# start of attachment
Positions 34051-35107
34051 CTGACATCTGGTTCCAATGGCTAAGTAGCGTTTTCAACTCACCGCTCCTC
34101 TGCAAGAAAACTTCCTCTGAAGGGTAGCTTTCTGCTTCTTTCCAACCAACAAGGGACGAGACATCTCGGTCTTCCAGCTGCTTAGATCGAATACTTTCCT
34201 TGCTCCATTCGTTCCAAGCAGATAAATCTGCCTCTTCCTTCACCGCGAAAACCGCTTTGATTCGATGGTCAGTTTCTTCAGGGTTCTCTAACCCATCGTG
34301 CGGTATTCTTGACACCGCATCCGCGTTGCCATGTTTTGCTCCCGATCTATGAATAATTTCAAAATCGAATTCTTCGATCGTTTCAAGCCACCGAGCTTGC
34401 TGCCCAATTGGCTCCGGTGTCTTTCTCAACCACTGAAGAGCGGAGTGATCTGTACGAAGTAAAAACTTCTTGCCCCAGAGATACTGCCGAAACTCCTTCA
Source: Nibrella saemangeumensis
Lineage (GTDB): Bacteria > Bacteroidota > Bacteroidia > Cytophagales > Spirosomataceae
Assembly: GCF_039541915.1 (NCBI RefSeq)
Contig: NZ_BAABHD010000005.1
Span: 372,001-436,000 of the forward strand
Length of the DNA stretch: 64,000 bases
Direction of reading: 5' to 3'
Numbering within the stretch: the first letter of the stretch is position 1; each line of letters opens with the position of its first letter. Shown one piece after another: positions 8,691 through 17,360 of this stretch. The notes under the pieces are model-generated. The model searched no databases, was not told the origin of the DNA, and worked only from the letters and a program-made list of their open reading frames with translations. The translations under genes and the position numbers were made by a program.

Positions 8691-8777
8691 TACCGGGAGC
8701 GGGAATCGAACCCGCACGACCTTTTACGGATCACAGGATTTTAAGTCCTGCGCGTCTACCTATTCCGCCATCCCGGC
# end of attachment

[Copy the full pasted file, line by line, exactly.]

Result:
Positions 34051-35107
34051 CTGACATCTGGTTCCAATGGCTAAGTAGCGTTTTCAACTCACCGCTCCTC
34101 TGCAAGAAAACTTCCTCTGAAGGGTAGCTTTCTGCTTCTTTCCAACCAACAAGGGACGAGACATCTCGGTCTTCCAGCTGCTTAGATCGAATACTTTCCT
34201 TGCTCCATTCGTTCCAAGCAGATAAATCTGCCTCTTCCTTCACCGCGAAAACCGCTTTGATTCGATGGTCAGTTTCTTCAGGGTTCTCTAACCCATCGTG
34301 CGGTATTCTTGACACCGCATCCGCGTTGCCATGTTTTGCTCCCGATCTATGAATAATTTCAAAATCGAATTCTTCGATCGTTTCAAGCCACCGAGCTTGC
34401 TGCCCAATTGGCTCCGGTGTCTTTCTCAACCACTGAAGAGCGGAGTGATCTGTACGAAGTAAAAACTTCTTGCCCCAGAGATACTGCCGAAACTCCTTCA
Source: Nibrella saemangeumensis
Lineage (GTDB): Bacteria > Bacteroidota > Bacteroidia > Cytophagales > Spirosomataceae
Assembly: GCF_039541915.1 (NCBI RefSeq)
Contig: NZ_BAABHD010000005.1
Span: 372,001-436,000 of the forward strand
Length of the DNA stretch: 64,000 bases
Direction of reading: 5' to 3'
Numbering within the stretch: the first letter of the stretch is position 1; each line of letters opens with the position of its first letter. Shown one piece after another: positions 8,691 through 17,360 of this stretch. The notes under the pieces are model-generated. The model searched no databases, was not told the origin of the DNA, and worked only from the letters and a program-made list of their open reading frames with translations. The translations under genes and the position numbers were made by a program.

Positions 8691-8777
8691 TACCGGGAGC
8701 GGGAATCGAACCCGCACGACCTTTTACGGATCACAGGATTTTAAGTCCTGCGCGTCTACCTATTCCGCCATCCCGGC